How do I make an advanced decision?
You can plan for your future by setting up a living will, which is also sometimes known as an advanced decision, or an advanced directive. Here are some of the key facts you need to consider
What is a living will?
Being diagnosed with dementia doesn’t mean losing control of your own life and decisions. A living will is a way to express your own thoughts, feelings and decisions about any care or treatment you might need in the future.
There are two types of living wills:
1. An advanced statement
If you want your general wishes and views about the way you are cared for to be known in advance you can write a document called an advanced statement. You might discuss for example you desire to stay at home as long as possible, and you can include nonmedical issues too, such as whether you prefer a bath or shower. It’s important to remember that this isn’t legally binding but should always be taken into account by the people involved in your care.
2. An advanced decision (sometimes called an advanced directive)
If you are sure that, further down the line, you will want to refuse specific medical treatment (even treatment which might prolong your life) you can make this clear in a document called an advanced decision. This is a legally binding document and it will take precedent over any decision made by a medical professional, carer or relative.
Why set up an advanced decision?
An advanced decision isn’t only used by people living with dementia, it’s for anyone who might, during the course of their illness, find it difficult or impossible to communicate their wishes. (In legal terms this is known as lacking ‘mental capacity’. An advanced decision gives you a legal right to decide now, while you still can, to refuse certain treatments in the future. For example, cardiopulmonary resuscitation (CPR), intensive care treatment, blood transfusions (this may be the case if your religion doesn’t permit them) or antibiotics and intravenous fluids.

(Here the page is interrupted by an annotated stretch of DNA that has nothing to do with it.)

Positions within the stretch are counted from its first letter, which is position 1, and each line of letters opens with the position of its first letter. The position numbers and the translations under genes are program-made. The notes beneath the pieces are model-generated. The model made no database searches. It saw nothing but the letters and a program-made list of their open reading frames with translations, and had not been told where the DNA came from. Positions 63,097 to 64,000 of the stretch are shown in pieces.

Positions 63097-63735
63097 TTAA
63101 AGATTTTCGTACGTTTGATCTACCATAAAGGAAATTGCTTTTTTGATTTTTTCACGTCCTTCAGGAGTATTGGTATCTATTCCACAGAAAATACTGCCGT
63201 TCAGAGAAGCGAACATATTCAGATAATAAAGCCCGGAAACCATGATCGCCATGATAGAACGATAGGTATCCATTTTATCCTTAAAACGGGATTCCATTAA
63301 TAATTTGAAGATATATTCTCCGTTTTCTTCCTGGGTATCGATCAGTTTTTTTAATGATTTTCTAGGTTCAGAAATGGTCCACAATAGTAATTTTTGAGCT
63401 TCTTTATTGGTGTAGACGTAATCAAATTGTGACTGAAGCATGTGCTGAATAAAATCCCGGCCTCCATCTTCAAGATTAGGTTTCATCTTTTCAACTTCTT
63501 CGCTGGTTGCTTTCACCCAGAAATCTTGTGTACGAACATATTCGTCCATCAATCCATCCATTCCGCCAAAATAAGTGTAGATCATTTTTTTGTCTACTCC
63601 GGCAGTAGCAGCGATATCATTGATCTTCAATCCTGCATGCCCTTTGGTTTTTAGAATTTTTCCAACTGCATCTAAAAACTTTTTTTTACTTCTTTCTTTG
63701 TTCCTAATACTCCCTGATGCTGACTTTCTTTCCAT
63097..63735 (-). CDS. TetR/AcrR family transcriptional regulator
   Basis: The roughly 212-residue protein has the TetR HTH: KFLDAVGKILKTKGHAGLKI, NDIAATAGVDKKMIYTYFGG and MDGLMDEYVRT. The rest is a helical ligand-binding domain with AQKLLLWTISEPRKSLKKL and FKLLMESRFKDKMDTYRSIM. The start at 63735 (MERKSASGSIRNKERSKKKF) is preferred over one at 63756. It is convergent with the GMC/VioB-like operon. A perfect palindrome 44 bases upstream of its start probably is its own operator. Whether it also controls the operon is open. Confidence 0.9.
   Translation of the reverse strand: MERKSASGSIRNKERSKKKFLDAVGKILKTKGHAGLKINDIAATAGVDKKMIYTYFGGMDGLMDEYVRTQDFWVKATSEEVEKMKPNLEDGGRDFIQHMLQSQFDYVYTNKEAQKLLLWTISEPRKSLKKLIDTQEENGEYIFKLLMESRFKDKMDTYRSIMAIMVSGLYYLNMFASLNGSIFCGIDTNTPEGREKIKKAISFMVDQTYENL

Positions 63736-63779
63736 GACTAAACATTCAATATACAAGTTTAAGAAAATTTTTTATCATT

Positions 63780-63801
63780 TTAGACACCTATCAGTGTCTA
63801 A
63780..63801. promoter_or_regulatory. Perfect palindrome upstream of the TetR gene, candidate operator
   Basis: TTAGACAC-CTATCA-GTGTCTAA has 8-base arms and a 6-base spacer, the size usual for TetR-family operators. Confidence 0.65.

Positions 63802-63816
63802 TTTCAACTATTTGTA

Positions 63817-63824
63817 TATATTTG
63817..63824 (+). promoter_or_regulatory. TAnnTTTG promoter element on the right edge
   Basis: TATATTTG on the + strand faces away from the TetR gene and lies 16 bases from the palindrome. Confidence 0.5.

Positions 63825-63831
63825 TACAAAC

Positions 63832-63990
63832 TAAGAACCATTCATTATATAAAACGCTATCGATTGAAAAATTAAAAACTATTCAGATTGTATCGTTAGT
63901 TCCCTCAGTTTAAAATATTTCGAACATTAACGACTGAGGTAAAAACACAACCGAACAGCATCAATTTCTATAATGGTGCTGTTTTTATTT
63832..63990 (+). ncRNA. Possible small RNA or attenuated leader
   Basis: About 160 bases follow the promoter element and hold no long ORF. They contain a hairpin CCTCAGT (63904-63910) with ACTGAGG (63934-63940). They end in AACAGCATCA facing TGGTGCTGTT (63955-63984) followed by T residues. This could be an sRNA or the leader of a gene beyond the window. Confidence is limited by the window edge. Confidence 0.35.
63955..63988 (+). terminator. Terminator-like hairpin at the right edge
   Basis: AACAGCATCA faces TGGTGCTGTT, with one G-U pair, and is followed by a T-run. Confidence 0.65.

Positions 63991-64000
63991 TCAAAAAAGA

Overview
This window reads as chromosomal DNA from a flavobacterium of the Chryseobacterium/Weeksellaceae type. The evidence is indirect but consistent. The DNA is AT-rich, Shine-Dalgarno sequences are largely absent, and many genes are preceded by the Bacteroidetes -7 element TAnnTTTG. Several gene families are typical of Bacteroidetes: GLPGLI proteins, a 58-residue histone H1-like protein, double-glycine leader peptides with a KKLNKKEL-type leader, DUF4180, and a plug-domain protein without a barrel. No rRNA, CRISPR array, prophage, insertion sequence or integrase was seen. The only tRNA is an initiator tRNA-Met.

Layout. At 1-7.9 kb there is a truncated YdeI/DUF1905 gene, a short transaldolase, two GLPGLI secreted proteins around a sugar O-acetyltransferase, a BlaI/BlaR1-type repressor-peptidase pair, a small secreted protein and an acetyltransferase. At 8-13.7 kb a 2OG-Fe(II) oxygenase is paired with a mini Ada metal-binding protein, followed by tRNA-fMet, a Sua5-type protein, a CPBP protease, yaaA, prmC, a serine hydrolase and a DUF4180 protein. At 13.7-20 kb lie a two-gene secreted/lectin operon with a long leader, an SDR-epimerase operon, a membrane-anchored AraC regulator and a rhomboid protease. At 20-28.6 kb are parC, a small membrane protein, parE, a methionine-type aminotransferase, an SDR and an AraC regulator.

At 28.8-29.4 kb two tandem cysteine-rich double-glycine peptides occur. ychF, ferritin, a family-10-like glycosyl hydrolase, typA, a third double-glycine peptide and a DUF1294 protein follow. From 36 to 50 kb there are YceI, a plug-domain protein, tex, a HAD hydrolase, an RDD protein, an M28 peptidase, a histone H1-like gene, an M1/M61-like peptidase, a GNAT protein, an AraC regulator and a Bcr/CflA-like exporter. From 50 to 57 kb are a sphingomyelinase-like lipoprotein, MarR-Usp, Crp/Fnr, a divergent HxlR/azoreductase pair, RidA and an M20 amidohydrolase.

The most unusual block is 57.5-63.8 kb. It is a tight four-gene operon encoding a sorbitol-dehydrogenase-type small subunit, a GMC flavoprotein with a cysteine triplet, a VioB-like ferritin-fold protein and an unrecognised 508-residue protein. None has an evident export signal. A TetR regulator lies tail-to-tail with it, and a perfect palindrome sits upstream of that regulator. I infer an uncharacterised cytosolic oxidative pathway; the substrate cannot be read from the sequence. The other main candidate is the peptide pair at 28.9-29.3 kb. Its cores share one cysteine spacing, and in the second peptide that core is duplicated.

An advanced decision differs from the health and welfare lasting power of attorney because it is you who is making the decision about your health rather than your appointed attorney. You also do not need a solicitor to draw up or sign the document, although if you wish him or her to look over it, then it’s fine to do so.
How do you get hold of the paperwork for an advanced decision?
It is possible to download ready-printed advanced decision documents from websites such as the Alzheimer’s Society, but you can also prepare one yourself so long as you include the following details:
1. Name, date of birth and address
2. Name, address and phone number of your GP, stating whether he has a copy of your advanced decision statement.
3. A statement to the effect that this document should be used in the event that you ever lack capacity to make decisions to yourself.
4. Clear instructions on which treatments you wish to refuse and in what circumstances they might happen. (Give as much detail as possible).
5. The date you created the advanced decision.
6. Your signature.
7. A signature of at least one witness that has been dated.
Once you’ve drawn up the paperwork, ensure that all the relevant people in your life have a copy, including your next of kin, doctor, nurse, carer or social worker.
TIP: As this is a legally binding document concerning your health, it’s a good idea to involve your doctor when drawing it up, as he or she can advise on potential scenarios where it might come into play and what would happen.
Changed you mind? That’s fine, don’t be afraid to review your advanced decision at regular intervals and amend the document if you wish.